Columbia Democrat and Bloomsburg general advertiser. (Bloomsburg, Pa.) 1850-1866, March 05, 1864, Image 1

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1- ,
iTOL. 18. NO. 1.
.i i
jCDrigiual ftodtii.
flk Wkittck for the Columbia IIkmcciut
A Sabbath-eve Poem.
tlio trailing shadows of tlio western woods
?Aro cast n enrth again ;
4 nil ever thus sad thoughts, in multitudes,
fComu thronging on my brain.
. 1
fliouglits I and of what? ferehanco my spirit yearns.
lAnd reaches towards yon bright
&lestlal sky. whoso starry watch-firo burns
Ju'liore thcro Is no more nlglu t
Pe reliance this fertile vision wildly strains i
Jt pierce that aiurc veil :
Tu lead this weary sou! through heavenly lanes,
Beyond this cloudy pdlc I J
Ofiolds cerulean I -past these mortal wars,
IJThls longing and this strlfr,
tluvryo for me a home beyond the stars,
arerennlal with life ?
(there, in truth, n mansion in the skies,
;In fancy oft beheld,
Whereon no trailing shadow darlily Ilea
Star-plrdled, sentinelled f
flixa ye,.lndead, within those barriers,
.Those, white, neilal walls,
Sew Edens, blissful haunts, devoid of tears,
Whero Borrow ne'er appalls I
..cspcrldos. to which tlio spirit flies
jton pinions of desire,
IVhcreln this earthly worm of torment dies t
'. Uucnchcd in this mortal fire t
Alas, in vain t ask I No earthly eye
,'jlalh seen those gates unclose ;
Vfat nngel hanif may beckon from on high
Mortal to leave their woes.
Yet throiipli the silent vigil nf the eve,
In thoucht's swift ebb and flow.
My brain will still these lllfttl fancies weave.
While slndowe trail hulmv I
Orangcville, .Mir. h, l.'ijt.
J 1" c.
(L.uiulay Moving, Mar. 5, 1364.
A Floa for Peace.
jvcry one knows that the Springfield
'Mass) Ripu'j'ican is one of the aljlcst
jid tiio-tiiillaiintial supporters of tlio Ad
ministration io New England. As aiig
I icant syinptotn of rcturnitig revtson on
' ic part of soiiu) of this Republicans, thf
allowing article is. wo conceive, of aufii
rent importaufc to justify its pub'icijtioii
full. 1( oir readers will make it a
olnt ol ihowing it to their frierjJs jvho
--ufc, from luistakt'u but pntriutio motives
riiislainiiig ihe Aduiiniatraiioii, it may do
much good. Says the cpub'kan
Since jvinter suspends operations, IW.j
'"' wtjwot li's time be eiiq'toycil to make
peucci! Virtually it is an armistice ; though
mitfhaviii); beeu to dcilared. the (J"vuni-
went and tho nuonlo made no u-o of it.
Un our fiilo wo bhouHi at ouee imminence
tligtlisccbion of reeoa.itruotioii ; and on
tlioTrebtra side the pent' up fecjiii'' aaainst
tljeuUebinond dynasty , that haci.been grow
ingistroigor iu consequence of: their de
feat in J80!3, would find vent J jand they,
too, wotld talk about their fitiuro condi
tion. UecoiiatriieiionisH those of
North Cant ina aud GeorgiaAriiin.,'V
ud a filler announcement if oyal neiiti
iuetits vould be made iu tlire mouths than
nSlimvf in ihroo vuars of war. It
ivoiild bo the death of rcbclJom ; and it
would iroduce a lovolutiunof public hen-1
timeiit'hero. When Chalcs U, returned
totiiugland to be receive j wi h gladness, i
liSftaidho would have china back years ;
before, had he underetoofl ihe sontimont of
iWuat'on. As Ipii af n.en btaud with,
srlus ir thoir hands, hostilo attitude,
thoy feir and hate each' other ; but when
th'Jy spjak and look inf each other's eyes,
may b( fricuda All that is needed for the
restoriuon of the Union siueo tho peo-
plonn'both sider aro tired of waris that
thFpames should speak to each other.
n't?.,- wAtiid In. been no rebellion if we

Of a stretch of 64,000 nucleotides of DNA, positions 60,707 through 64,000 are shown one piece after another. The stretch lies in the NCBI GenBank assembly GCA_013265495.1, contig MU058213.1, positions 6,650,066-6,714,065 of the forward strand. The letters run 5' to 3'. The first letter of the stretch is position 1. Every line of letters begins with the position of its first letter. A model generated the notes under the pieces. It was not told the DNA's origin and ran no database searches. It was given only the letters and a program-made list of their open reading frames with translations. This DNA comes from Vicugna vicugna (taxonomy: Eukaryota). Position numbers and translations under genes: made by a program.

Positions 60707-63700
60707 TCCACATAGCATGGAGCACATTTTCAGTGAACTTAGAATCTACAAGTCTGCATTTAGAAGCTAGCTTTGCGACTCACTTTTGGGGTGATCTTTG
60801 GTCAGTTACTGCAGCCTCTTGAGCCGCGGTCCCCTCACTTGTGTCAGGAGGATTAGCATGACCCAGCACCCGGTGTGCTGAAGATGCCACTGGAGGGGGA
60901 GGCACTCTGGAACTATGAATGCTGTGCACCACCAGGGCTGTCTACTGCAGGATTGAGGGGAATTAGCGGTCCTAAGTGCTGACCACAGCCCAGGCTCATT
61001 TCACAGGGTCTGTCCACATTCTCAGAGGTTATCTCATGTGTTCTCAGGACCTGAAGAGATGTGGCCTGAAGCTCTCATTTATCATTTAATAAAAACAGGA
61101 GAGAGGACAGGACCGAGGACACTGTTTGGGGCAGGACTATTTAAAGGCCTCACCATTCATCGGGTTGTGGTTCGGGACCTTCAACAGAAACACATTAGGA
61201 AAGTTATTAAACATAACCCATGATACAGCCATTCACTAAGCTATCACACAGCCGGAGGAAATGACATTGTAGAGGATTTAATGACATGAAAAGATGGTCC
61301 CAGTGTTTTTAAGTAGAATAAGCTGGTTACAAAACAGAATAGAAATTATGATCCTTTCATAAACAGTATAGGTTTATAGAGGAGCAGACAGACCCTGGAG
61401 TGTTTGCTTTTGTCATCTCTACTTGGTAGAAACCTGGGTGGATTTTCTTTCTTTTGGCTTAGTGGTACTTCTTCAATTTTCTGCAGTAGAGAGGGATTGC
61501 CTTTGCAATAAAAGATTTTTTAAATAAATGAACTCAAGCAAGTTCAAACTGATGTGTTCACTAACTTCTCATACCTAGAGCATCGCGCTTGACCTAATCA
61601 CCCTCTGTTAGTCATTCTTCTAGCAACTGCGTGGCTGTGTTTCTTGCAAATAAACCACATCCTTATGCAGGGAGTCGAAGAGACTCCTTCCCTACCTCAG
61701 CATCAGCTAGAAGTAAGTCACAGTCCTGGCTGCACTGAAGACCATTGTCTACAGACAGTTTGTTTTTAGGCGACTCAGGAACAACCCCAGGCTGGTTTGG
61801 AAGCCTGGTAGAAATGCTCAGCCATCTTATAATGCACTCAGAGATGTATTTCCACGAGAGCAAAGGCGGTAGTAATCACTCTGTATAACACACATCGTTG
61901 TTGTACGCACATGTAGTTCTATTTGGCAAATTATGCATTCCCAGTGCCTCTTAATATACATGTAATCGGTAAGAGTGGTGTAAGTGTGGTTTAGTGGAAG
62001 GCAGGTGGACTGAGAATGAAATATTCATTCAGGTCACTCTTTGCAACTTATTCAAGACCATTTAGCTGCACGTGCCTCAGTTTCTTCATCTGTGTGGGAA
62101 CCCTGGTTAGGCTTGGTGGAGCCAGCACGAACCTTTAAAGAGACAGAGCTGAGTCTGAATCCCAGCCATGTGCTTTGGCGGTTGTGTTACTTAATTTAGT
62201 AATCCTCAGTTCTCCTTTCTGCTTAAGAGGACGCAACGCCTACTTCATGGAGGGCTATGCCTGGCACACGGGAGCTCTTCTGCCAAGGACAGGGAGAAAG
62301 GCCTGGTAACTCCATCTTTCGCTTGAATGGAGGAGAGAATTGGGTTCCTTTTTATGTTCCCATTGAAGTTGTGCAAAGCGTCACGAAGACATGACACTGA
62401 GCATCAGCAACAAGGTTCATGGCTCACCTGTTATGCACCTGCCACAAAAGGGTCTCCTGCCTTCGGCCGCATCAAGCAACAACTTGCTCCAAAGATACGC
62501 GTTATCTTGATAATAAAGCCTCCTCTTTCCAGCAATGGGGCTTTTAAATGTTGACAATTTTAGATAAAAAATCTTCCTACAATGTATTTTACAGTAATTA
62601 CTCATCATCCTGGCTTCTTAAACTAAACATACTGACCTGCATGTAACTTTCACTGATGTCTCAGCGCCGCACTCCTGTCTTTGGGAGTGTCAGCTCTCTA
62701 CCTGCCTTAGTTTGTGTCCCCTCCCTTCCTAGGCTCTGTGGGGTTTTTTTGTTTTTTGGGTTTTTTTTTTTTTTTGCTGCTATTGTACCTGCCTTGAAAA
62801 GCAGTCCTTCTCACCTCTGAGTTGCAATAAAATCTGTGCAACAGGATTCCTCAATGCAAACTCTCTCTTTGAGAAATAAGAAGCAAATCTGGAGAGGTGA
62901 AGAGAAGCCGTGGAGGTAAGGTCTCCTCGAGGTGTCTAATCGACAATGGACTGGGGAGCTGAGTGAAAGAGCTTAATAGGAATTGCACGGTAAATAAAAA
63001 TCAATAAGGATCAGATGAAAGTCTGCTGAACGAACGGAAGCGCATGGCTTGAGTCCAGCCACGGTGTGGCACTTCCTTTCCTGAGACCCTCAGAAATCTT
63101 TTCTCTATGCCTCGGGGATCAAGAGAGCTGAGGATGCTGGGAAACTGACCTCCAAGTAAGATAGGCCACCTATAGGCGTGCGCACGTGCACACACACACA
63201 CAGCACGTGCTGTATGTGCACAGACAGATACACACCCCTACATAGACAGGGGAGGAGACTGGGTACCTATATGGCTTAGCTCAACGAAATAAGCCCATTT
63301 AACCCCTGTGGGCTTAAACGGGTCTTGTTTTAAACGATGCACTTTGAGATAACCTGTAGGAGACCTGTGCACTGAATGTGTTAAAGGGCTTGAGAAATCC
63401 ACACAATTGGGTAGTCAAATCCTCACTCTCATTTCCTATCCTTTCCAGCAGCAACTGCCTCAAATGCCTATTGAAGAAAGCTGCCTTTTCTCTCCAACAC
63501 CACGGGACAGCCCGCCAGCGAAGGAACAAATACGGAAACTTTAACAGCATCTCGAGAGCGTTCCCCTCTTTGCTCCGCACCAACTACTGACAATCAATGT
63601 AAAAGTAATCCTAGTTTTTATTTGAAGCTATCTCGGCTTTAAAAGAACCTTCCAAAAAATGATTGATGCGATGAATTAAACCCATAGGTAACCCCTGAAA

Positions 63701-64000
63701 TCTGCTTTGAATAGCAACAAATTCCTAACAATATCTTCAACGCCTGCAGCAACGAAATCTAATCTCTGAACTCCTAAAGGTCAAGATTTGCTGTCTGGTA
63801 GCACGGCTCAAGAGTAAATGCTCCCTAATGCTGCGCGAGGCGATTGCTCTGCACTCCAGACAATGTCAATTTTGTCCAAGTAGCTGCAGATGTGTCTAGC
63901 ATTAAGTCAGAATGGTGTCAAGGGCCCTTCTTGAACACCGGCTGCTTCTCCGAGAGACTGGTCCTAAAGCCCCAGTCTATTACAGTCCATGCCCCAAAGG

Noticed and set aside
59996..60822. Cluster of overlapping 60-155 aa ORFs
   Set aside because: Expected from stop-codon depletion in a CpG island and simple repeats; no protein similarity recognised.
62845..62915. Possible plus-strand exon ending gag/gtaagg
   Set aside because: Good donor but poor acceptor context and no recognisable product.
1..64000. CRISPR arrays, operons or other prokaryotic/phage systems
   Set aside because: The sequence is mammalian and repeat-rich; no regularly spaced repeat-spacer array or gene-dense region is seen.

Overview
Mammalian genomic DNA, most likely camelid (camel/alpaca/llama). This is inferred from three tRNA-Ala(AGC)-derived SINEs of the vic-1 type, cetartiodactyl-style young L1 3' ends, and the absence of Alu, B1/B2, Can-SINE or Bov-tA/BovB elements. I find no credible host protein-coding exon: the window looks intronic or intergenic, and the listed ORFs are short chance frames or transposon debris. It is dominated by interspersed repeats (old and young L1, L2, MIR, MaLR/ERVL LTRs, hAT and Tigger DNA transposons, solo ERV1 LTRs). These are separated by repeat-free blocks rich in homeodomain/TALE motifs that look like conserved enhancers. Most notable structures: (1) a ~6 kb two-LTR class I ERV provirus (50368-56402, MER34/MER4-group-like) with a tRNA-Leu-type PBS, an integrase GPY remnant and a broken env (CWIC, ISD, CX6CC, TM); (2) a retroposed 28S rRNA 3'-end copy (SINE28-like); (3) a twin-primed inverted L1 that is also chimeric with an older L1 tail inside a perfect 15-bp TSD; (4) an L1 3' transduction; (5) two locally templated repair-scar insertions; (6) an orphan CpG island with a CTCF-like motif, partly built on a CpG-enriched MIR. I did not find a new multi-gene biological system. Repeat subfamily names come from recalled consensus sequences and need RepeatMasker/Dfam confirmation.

Ind kiown each acr better and the war
2ould,.ot continue, if we could comc to
that bowl edge.
Tin South acted on its fears, which
wPTC Tinundless. If they could havo seen
flh'o ficts as they wore,tliat three in four at
oastof all tho people dcigncd them no
'Hariri but would havo shed their blood to
'defetil tho rights of South Carolina, Geor-
- 1 II' .tn! no niiinl si a ATn acn.
B a am
,CUUStlg, Itewiurti uuu xii,uiaau, ui.jr .
Jwoull never havo lifted an arm in roboll- young fiend WaTjIiAOb DkWiit, nsq.,
ion. Thoy yero oludcd and cheated.- S01, 0ftho vcuerablo Rev. DoWitt, of
tThcj conjurf J up a phantasm a devil, ' ji.rjrg i,as been appointed Prothouo
nndfinvn thnselvc3 to its direction ; and , .
fRko ' inbadearrying the Old Man of tho
Sea Ulioy yfll bo slaves to that deception
till t'.oy r,c themselves of tho burden and,
lift it. cmspVos to tho light.
f wo ljtvo not been muoh deceived, it u
vortcvidint that many of our people are
labii'ip hinder crruncous impressions.
IIol;ccinies tho universal denunciation ;
th,iiSuniption that every man in tho
'rSJtlr is au enemy to tho North; the
ianiation of tho Wendell Phillipsos that
iJre is no loyal man in tho bouth who
i uot a black skin ; and tho resolutions
' ;4id propositions of tho hall-insano radi
, als iu Congress that the war should bo
conquest, subversion of all former institu
tions, tho subiucation of tho white race,
tho raising to an equality with ourselves
Uio Alrioan population,tho anontion ot tuo
Jtntea,and tho lorctng upon a mimou
jtiaro miles ol territory and six millioni
t iicoplo the meas, opinions anu moaas oi
lo that ueiong to jNowngianunu wmou
a bo uono just as easy, nun no mora so,
a juinciami can imptanc nas civtuzuiigu
,1 ou oa Ireland. Wo give it as
our opinion lhat wo labor under a delu
sion ; nud if tbo pcopto of the youth can,
over speak wo shall Dnd that wo liavobocn
I fighting against a majority in many of!
tlioso States who havo been overcome and
1 held in subjection and led to the battle
field by the armed traitors, while they do-'
Biro notbimf moio than tho nernetuatirm nf
ii.. tr.,:... . . '.I.! . .i
tuo uinuii uuu mu uousuiuuon ineir lam- i
ors Cavo them. As long as this is an ac 1 nt,n: r n . n
mm wwuinu ui tbiiua YU LUUSb Wsll UlfUll till
engaged in it. Wo ran not cuquiro how ,
they came to bo in battlo against the Gov
crnmcut; but we havo tho duty of destroy